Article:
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J Pediatr Gastroenterol Nutr. 1993 Feb;16(2):151-6.

Iron nutrition and growth of breast- and formula-fed infants during the first 9 months of life.

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1
Department of Pediatrics, University of Vienna, Austria.

Abstract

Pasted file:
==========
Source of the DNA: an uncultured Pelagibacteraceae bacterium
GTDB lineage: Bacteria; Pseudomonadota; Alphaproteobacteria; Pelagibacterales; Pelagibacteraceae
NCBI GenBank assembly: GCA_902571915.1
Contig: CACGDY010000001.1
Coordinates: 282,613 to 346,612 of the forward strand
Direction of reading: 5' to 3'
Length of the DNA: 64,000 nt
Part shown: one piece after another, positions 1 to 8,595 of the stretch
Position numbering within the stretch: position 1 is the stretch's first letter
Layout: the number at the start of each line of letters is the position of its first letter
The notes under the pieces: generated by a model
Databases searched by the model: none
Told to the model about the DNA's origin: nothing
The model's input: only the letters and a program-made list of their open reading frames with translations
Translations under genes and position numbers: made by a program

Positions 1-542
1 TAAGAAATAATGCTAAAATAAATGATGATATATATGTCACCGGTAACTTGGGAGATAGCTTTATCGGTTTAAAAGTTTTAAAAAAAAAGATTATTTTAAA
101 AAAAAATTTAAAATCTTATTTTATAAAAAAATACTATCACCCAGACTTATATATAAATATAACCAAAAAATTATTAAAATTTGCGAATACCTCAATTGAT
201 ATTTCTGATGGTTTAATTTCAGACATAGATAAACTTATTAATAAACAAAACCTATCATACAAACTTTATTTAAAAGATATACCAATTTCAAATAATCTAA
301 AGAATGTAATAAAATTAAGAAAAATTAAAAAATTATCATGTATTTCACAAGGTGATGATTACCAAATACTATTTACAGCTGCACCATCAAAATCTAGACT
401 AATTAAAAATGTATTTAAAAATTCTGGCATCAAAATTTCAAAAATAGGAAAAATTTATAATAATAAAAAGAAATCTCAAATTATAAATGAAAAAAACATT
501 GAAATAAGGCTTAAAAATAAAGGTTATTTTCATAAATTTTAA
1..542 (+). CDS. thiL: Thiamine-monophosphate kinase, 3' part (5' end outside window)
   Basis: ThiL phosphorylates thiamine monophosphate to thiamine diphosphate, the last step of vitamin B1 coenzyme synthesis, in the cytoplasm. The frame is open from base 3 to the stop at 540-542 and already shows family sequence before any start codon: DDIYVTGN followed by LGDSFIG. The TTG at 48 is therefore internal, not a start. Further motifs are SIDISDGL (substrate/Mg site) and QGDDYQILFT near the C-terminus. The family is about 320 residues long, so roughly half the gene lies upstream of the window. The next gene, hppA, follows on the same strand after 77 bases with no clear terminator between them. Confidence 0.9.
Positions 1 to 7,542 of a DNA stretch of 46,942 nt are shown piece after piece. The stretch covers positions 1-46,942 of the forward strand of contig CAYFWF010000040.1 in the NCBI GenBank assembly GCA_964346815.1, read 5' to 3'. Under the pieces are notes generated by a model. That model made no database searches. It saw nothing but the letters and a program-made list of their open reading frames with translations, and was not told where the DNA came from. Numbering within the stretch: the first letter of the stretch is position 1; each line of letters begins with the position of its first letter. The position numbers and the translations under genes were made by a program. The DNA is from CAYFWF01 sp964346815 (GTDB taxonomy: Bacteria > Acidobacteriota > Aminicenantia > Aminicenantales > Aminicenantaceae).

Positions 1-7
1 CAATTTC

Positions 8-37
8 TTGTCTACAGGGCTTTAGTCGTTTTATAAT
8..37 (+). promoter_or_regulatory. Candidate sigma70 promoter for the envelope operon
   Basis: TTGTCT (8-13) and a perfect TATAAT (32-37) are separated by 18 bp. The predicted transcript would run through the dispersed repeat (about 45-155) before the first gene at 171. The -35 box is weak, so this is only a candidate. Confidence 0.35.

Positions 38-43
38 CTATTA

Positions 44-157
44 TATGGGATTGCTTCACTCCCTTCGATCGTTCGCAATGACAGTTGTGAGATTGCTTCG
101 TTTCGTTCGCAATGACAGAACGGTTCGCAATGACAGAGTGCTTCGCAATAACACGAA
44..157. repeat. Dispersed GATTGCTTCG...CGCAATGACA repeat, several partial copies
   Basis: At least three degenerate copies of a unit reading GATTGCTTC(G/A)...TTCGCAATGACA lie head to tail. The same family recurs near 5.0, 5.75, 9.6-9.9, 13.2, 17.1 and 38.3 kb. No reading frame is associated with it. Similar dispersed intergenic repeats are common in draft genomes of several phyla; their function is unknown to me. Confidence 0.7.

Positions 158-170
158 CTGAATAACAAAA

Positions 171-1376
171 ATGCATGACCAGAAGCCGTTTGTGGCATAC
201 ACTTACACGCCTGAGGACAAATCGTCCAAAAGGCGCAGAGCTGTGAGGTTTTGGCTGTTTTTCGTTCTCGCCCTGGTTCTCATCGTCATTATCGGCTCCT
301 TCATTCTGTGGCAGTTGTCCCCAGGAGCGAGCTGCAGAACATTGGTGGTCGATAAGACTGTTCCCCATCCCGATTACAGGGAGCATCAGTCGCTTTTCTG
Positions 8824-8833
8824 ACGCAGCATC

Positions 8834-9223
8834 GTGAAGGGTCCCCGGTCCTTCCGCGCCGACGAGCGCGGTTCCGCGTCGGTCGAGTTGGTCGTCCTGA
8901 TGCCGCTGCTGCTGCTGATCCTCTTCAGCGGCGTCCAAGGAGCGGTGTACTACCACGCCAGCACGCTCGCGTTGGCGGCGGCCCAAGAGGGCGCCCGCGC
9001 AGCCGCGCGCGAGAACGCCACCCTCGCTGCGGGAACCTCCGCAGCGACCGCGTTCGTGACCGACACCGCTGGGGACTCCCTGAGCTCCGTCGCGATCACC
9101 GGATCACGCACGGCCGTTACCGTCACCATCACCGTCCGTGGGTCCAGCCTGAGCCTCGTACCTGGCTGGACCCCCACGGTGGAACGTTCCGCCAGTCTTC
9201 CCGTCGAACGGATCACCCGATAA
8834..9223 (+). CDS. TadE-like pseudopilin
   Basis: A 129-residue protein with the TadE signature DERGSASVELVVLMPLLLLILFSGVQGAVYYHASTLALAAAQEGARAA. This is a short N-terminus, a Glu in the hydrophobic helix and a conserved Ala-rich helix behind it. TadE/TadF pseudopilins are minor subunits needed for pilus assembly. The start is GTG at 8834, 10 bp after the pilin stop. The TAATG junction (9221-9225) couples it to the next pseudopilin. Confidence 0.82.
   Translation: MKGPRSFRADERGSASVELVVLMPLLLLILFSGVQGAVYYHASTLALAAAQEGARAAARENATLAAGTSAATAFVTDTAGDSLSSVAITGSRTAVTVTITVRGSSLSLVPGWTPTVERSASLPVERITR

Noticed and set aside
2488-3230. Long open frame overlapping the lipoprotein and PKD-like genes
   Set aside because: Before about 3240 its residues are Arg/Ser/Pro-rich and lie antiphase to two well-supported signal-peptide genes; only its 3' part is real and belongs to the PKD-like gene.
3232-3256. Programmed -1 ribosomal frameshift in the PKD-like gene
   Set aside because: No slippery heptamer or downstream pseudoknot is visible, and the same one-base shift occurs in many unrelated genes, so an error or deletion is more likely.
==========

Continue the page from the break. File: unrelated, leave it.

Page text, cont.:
Feeding of iron (Fe)-fortified (12-15 mg/L) infant formulas is an effective and convenient means to protect infants from Fe deficiency. To study lower levels of Fe fortification of infant formulas (3 or 6 mg/L) compared with those currently in use, we compared Fe intake and Fe nutritional status of three groups of healthy, term infants between 90 and 274 days of age. One group received an Fe-fortified whey-predominant formula (3 mg/L) and the second group received the same formula with a higher Fe level (6 mg/L). A comparison group was breast-fed at least until 274 days of age. All infants received infant foods and cereals according to European Community recommendations. Mean Fe intake of infants fed formula fortified with 3 mg/L was significantly lower at 183 and 274 days of age (p < 0.05) than that of infants fed formula fortified with 6 mg/L. None of the infants fed the formula fortified with 3 mg/L met the recommended daily allowance value (10 mg) for infants between 6 and 12 months of age. Hemoglobin, hematocrit, mean corpuscular volume, free erythrocyte protoporphyrin, and serum ferritin levels were similar in the formula-fed groups; none of the infants had depleted Fe stores (ferritin < 10 micrograms/L) at 183 and 274 days of age. Thirteen percent of breast-fed infants had depleted Fe stores at 183 days of age, but only 3% were depleted at 273 days of age, when Fe-fortified beikost was already part of the diet. No influence of Fe nutritional status was found on zinc and copper nutritional status or on growth.(ABSTRACT TRUNCATED AT 250 WORDS).

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